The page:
Presently families have included the grandparents or other extended family members to help in the family. Today many changes have occurred that has become factors in child development. Immigration, the increase in minorities, increase in same-sex couples adopting and forming families has changed the family and social dynamic. Development is heavily influenced by ecological factors of culture, ethnicity, SES, and community and historical factors. Many studies have suggested that poverty in families is due to ecological factors that affect the relationships of the two parental units. Poverty plays a role in creating a major disadvantage compared to children who live a comfortable lifestyle. Their developments are lagging behind their other peers and the family unit is usually the underlying problem along with other ecological factors.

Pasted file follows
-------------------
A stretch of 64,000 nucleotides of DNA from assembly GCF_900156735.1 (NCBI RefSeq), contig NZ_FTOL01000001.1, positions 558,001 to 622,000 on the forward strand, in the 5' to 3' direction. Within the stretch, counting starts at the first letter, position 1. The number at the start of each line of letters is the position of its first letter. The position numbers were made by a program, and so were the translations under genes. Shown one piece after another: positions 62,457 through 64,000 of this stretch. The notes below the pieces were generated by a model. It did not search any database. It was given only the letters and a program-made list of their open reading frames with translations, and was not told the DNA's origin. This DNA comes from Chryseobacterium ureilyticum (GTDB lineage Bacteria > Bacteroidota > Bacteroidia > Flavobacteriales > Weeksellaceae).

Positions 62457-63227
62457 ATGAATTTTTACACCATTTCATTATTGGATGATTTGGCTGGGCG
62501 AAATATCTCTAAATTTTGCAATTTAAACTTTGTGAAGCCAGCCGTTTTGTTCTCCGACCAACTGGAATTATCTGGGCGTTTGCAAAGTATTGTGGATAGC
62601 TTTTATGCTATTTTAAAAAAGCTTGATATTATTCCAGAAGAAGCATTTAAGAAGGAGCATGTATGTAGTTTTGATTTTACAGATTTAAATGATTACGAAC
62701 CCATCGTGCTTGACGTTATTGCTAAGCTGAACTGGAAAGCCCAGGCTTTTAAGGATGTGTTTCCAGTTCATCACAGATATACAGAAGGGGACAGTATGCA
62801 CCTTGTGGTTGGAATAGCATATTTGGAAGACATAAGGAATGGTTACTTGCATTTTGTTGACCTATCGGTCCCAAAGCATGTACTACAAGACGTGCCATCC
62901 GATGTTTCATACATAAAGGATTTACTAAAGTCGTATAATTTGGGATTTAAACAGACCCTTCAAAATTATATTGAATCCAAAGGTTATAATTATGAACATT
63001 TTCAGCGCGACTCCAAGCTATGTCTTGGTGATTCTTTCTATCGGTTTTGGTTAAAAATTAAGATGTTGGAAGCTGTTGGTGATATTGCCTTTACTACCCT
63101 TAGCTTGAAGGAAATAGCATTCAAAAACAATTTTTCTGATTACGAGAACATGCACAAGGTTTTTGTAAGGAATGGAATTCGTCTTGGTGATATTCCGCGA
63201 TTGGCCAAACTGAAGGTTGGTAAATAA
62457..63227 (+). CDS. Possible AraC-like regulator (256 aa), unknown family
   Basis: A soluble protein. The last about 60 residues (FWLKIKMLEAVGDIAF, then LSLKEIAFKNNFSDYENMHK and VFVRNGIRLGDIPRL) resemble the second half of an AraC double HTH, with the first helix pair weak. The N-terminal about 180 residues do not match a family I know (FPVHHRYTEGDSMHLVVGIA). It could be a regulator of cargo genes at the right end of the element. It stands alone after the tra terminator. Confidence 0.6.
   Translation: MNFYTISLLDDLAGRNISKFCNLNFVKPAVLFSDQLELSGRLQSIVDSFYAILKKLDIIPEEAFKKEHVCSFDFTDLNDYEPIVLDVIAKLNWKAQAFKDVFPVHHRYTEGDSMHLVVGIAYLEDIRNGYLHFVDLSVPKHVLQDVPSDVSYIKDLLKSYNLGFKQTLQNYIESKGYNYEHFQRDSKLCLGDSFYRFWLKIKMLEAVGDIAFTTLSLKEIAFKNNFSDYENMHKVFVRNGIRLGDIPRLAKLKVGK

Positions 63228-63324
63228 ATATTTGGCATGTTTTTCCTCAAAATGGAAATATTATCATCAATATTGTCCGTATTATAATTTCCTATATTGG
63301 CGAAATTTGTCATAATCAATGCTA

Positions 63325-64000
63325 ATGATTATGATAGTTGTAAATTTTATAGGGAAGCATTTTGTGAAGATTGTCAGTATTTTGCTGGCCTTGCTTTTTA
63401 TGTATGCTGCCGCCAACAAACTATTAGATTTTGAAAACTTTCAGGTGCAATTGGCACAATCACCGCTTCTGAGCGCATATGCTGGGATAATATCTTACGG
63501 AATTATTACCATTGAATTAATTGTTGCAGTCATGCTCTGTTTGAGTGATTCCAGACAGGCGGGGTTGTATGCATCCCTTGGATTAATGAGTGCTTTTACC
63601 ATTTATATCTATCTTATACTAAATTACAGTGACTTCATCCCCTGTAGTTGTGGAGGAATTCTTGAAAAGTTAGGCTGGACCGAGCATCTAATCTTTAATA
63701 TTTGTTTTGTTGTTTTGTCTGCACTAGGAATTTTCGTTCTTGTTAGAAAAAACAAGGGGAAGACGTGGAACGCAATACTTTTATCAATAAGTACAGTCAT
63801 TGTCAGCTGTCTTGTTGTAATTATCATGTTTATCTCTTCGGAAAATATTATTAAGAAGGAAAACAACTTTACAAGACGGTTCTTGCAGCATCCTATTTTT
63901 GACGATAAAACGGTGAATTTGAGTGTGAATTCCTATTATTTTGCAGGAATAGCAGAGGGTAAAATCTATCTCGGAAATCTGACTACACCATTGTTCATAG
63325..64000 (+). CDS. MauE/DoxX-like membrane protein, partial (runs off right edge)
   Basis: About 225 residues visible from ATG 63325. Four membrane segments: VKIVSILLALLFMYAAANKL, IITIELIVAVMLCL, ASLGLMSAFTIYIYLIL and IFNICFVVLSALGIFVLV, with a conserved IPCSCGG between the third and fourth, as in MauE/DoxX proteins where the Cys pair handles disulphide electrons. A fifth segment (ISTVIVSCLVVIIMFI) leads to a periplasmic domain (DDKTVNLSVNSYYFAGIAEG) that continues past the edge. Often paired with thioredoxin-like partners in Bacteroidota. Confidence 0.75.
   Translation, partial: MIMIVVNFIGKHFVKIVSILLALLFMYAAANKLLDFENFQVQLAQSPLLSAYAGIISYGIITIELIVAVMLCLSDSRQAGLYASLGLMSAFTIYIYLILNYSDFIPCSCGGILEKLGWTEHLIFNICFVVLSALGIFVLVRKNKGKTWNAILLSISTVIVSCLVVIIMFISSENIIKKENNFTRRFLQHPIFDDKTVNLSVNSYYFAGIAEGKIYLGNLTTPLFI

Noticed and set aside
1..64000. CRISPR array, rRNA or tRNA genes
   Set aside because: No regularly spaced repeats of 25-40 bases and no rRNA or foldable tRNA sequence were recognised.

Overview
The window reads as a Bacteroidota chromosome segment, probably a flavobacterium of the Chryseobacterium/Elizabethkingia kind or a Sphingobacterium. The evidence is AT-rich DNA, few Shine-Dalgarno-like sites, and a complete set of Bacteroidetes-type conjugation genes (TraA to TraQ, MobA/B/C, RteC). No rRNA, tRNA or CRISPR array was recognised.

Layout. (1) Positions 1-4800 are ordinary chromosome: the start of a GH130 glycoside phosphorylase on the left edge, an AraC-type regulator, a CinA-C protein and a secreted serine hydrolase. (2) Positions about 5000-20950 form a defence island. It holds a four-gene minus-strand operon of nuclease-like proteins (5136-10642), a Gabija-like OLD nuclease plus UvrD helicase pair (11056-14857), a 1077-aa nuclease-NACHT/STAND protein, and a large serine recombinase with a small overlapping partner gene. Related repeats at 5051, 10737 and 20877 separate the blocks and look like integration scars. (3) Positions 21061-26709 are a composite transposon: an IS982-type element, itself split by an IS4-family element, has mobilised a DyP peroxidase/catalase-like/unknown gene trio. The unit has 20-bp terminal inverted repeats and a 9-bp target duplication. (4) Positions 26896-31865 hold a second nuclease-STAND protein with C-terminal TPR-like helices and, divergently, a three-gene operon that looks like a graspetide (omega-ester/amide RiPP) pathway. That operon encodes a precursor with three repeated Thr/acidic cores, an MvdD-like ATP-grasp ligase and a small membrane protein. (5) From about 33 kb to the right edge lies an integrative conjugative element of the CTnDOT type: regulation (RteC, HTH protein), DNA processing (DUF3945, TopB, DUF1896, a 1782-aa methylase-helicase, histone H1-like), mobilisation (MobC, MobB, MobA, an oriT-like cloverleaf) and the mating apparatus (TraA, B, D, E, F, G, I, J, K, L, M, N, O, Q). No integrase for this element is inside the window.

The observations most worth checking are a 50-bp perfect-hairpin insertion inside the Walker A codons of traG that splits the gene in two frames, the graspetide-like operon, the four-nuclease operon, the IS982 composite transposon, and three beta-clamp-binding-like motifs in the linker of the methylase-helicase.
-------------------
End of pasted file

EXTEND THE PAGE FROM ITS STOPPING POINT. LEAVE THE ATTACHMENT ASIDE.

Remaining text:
The normative dynamic now is where the mother is a single parent raising the family. This family unit is one of the most common and growing within North America. Over 36 percent of families have an absent biological father, and percentage is increasing. “One of the greatest changes in living patterns in the U.S. in recent years is the increase in single person households, which now represent 26 percent of U.S. households, up from 10 percent in 1950 (Francese, 2003) The role of the father is significant in both girls and boys, they impact a profound influence on the sex-role development of the daughter’s relationship with future men, and boy’s development on treating women in their future. The family cycle plays a pivotal role. “Thus, trust, autonomy, industry, and the formulation of an identity separate from his family are supposed to carry a child to young adulthood, at which point he is suddenly supposed to know how to “love,” go through a middle age of “caring,” and develop the “wisdom” of aging.” (McGoldrick et al, 2011) Fathers can be absent in several ways either through death, neglect, leaving during childhood, divorce, or identity never known which all lead to significant effects in child development. According to Krohn and Bogan absent fathers are “those who do not interact with their children on a regular basis and consequently do not play a significant role in their development.” (Krohn & Bogan, 2001).